Matter, Energy, and Life of Michael A. Castello.

Type Frustrations

I would really like to be able to use the Google Fonts API on my website, but so far I haven’t seen very good results with how their fonts are rendered on Windows. I’ve been searching off and on for why this happens and have determined that at least on my system, the problem lies with ClearType on Windows 7 and not with any specific browser (the fonts even render poorly in Chrome). I’ve taken a couple screenshots of how Jason Lang’s website, which uses the Google Font API, looks with and without ClearType enabled.

Specific issues arise at the base of the letters, causing characters like the lowercase “g” to look rough or jagged. As soon as ClearType is turned off, the issue goes away. Unfortunately, turning ClearType off makes everything else on Windows look bad—see the menu text in Photoshop on the right side of the screenshot for an example. This is all appearing “out of the box” on Windows 7—I have not done any tweaking myself. It also isn’t specific to Jason’s website: the fonts appear the same way on Google’s example pages.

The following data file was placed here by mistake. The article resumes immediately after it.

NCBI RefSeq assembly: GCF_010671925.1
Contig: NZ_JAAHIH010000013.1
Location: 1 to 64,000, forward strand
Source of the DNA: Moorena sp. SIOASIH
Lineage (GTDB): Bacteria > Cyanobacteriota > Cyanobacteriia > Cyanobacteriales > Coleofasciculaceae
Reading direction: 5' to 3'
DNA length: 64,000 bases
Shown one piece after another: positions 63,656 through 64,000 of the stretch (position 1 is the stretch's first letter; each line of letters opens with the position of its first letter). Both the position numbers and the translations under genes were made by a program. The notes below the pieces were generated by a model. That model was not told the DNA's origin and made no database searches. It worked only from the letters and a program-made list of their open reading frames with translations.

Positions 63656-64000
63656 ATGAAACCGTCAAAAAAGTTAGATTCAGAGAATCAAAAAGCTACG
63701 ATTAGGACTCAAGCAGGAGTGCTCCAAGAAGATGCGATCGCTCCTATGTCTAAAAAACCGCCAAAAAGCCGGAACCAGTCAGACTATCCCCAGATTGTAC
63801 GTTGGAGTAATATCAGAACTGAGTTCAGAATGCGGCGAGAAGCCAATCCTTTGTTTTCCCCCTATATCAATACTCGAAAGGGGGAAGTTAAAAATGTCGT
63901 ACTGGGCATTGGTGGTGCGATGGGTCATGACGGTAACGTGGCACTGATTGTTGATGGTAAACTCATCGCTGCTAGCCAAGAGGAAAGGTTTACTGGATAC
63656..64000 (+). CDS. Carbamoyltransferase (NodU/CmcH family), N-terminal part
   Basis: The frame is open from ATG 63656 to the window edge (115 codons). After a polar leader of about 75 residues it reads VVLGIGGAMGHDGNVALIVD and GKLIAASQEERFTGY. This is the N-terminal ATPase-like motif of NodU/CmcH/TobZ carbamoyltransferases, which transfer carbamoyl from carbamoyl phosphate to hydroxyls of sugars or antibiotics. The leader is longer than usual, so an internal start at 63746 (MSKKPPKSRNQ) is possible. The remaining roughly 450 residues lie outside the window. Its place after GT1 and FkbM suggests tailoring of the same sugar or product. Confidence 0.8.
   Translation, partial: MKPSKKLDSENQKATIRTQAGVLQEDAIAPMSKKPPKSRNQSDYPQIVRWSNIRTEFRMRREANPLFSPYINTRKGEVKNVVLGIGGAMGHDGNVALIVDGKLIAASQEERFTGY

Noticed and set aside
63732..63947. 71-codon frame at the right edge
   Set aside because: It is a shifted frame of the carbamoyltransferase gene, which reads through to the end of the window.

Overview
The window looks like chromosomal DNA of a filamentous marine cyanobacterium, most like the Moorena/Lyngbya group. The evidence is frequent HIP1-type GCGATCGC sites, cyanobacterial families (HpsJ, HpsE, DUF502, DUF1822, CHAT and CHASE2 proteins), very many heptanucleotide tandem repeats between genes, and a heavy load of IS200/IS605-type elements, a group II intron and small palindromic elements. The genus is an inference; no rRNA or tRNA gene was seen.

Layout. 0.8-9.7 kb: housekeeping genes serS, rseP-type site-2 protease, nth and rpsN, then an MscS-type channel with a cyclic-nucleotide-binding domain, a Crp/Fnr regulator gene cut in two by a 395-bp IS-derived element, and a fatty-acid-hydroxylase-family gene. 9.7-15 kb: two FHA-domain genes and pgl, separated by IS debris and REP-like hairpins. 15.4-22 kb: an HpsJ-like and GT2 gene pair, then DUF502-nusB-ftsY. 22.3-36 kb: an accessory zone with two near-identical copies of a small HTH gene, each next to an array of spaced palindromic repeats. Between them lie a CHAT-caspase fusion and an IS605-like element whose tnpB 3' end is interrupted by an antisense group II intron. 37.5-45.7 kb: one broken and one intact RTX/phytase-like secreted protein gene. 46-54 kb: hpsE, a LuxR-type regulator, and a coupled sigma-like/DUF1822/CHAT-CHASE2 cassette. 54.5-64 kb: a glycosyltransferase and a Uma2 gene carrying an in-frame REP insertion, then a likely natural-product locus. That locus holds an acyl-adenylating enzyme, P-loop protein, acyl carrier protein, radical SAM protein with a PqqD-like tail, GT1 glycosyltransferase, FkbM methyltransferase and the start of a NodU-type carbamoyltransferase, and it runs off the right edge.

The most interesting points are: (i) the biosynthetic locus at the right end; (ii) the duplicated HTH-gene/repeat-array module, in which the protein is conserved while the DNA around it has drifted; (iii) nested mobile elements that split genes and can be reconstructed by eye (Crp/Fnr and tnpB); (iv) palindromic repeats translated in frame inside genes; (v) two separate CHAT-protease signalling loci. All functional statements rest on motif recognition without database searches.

The information I’ve been able to find from searches is inconsistent, with a lot of people thinking that users just need to turn ClearType on to solve the problem. This may have been the issue for Windows XP, but not with Windows 7. Additionally, as far as I know there is no way to disable ClearType on a per-application basis either, so disabling it just for my browsers doesn’t appear to be a solution. Using the Google Font API seems to be a simple way to get additional fonts on a website, but when they display this poorly it ends up being more frustrating than anything else.

One response to “Type Frustrations”

  1. […] seems that one of the only solid solutions for ensuring that the Google Fonts display properly is, much to my friends‘ delight, to “get a Mac.” Will Moyer has one of the only […]

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